Addressing concerns about genetic testing

May 13, 2010 3:16:55 PM PDT
Genetic testing is becoming more easily available, and if the newest controversy is settled, may be as simple as buying a test at the drug store.

Genetic advances are coming quickly and we're learning more and more about what's in our genes. But it's not easy information to process.

Genetic information can be a Pandora's box, so experts feel that testing is not for anyone who simply wants it, and very definitely reading the results should not be left to just anyone.

Genetics counselors have and should continue to play an important role in any test results.

After meeting with a genetics counselor and taking her advice, Cori Williams began getting mammograms earlier than she otherwise would have.

Her last mammogram detected an abnormality.

"What they found was very tiny, but by the time it would have formed into something that I could have felt - because of my age I wouldn't have had a mammogram, unless I actually felt something," Cori Williams said.

Cori had decided to get a genetic test with her doctor because of a strong family history of breast cancer.

The testing showed she had the mutated genes known as B-R-C-A 1 and 2, but Cori wasn't exactly sure what that meant until she met with the genetics counselor.

"We not only take into account that genetic test result, that one piece of paper, but also the family history and the medical history. So it's a much more complete evaluation and it's a much more complete risk assessment," Amy Sturm said.

Sturm is a genetic counselor at Ohio State University's Comprehensive Cancer Center.

She says even genetic tests at your doctor's office might offer some insight, but may not tell the whole story.

Even negative results if not read thoroughly could give women misinformation or unrealistic information.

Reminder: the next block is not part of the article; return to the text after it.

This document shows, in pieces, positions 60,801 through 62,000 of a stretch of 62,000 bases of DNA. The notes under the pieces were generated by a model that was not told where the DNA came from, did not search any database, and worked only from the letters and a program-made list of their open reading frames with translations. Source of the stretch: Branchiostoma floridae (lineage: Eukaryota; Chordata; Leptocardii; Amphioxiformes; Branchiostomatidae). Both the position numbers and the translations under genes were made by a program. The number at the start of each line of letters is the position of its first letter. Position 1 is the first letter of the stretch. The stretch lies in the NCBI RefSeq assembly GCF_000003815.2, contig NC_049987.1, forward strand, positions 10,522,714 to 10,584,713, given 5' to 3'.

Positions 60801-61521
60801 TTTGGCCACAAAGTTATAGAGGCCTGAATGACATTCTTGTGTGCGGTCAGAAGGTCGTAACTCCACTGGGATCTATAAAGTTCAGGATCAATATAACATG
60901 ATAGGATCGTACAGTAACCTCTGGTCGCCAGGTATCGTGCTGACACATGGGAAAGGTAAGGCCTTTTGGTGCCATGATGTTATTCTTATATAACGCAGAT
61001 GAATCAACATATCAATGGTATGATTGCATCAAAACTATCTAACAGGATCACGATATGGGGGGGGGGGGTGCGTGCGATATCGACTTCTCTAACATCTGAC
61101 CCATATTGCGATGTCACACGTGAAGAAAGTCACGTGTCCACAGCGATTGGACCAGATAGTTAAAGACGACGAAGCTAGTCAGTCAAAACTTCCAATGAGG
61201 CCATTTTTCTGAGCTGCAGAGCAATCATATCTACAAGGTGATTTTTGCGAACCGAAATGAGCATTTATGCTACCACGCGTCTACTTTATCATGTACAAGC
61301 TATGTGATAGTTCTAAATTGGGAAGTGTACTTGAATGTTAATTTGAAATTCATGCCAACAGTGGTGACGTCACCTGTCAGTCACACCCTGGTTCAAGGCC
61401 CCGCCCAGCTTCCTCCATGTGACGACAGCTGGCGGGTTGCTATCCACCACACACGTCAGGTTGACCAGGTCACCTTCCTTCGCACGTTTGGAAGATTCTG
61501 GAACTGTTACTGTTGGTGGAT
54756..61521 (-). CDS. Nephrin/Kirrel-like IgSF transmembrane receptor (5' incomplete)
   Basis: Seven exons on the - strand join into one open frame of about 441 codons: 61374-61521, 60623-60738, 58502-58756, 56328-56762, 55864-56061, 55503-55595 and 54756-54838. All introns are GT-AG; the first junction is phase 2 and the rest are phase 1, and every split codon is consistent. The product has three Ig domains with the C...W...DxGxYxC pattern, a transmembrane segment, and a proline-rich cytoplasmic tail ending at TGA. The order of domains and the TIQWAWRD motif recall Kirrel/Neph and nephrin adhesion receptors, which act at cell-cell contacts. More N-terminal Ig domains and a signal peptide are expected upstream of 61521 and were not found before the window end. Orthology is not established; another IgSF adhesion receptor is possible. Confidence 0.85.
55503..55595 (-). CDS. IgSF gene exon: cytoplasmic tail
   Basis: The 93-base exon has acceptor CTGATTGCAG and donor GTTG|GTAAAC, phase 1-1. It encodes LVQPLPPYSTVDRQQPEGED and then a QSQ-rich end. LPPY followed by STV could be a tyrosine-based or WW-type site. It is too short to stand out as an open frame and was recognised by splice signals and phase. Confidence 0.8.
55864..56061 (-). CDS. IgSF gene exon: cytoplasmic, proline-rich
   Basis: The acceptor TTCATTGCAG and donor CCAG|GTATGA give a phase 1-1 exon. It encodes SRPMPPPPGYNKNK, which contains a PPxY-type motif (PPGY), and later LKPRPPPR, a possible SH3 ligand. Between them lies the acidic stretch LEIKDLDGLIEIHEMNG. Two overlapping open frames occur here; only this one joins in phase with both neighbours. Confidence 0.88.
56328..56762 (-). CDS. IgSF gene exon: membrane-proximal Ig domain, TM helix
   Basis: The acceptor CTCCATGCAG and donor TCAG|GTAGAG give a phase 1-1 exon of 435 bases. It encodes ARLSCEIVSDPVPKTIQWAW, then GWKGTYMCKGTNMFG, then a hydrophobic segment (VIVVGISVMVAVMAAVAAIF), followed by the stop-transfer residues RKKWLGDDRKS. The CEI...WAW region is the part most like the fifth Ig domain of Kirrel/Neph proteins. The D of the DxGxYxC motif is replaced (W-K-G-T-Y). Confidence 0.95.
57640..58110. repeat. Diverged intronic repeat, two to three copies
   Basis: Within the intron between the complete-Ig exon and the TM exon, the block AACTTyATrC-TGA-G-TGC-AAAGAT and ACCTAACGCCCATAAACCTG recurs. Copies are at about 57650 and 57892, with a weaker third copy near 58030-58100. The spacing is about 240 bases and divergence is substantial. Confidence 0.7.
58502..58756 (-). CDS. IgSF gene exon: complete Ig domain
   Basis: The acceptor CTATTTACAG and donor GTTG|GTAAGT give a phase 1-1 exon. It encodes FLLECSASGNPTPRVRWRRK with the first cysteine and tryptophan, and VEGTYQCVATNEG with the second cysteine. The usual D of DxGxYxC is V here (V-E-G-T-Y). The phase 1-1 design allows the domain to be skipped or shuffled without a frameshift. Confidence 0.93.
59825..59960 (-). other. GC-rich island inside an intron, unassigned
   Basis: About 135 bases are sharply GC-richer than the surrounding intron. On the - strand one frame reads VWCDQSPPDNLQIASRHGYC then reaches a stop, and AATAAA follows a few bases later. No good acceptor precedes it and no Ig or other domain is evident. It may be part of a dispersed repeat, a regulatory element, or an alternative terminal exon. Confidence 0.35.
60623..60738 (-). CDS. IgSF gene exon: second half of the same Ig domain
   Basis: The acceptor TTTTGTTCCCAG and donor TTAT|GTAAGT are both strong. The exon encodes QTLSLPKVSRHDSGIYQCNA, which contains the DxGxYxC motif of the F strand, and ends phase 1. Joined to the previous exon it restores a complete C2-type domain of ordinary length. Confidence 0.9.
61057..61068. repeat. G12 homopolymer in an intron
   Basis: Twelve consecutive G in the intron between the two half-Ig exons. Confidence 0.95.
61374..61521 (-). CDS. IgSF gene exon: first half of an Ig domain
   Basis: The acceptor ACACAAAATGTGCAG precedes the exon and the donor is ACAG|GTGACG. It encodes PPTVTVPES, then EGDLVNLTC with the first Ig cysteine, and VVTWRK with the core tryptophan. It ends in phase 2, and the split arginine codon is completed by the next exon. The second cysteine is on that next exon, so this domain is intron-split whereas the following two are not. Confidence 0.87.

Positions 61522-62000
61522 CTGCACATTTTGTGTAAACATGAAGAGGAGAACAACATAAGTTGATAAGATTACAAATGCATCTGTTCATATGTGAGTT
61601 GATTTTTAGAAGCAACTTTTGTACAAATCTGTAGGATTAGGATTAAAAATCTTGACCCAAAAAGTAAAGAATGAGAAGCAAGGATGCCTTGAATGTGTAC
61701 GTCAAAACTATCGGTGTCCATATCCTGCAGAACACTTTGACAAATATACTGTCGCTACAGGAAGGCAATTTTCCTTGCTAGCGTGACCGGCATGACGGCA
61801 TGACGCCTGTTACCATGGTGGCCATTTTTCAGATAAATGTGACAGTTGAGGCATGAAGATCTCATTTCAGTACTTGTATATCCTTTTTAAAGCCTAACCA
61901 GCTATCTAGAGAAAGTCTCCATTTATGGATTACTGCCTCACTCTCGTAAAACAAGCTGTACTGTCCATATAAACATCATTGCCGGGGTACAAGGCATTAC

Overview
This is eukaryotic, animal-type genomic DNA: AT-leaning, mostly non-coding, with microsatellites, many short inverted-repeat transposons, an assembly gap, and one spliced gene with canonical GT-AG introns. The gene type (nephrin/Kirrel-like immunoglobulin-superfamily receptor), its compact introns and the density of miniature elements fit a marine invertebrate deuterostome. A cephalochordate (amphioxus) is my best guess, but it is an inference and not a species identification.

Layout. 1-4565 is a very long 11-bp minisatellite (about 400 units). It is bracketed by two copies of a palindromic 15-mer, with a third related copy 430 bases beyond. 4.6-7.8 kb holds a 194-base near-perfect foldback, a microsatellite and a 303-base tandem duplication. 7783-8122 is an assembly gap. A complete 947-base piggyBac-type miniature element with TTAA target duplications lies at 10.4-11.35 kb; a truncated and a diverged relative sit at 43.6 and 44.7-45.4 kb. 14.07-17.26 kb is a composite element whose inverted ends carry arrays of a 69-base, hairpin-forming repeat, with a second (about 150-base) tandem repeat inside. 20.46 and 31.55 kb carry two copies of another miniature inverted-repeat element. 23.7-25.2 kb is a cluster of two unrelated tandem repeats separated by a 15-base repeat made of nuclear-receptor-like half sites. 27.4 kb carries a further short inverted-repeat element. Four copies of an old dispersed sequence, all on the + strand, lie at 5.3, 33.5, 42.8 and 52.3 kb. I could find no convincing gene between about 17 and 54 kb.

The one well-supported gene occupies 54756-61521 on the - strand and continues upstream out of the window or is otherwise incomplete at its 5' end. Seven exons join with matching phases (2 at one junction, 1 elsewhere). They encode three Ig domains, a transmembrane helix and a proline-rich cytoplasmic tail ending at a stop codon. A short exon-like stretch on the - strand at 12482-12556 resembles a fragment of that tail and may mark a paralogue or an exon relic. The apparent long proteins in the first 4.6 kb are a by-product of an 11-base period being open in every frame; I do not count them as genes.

"This person might still have a strong family history of breast cancer that they do need to be concerned about. That strong family history of breast cancer may just not be caused by BRCA 1 or BRCA 2," Sturm said.

Experts we spoke to oppose people getting their own tests.

Strum feels personal meetings are important for patients for whom testing is recommended.

"So that they get this information while they're sitting down with a support person, with the resources right in front of them so that they're able to answer and ask any question that they have," she said.

What's the first thing you do if you think you need a genetics test? Talk to your doctor about your family history. Knowing what is in your background can give doctors information about your risks and whether they are enough to require testing and what that will do.

This will be an ongoing challenge in our society, and the better informed a patient is, the better the odds of doing a genetics test for the right reasons, which are not the same for everyone.

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ON THE NET:

http://www.genome.gov/19016905


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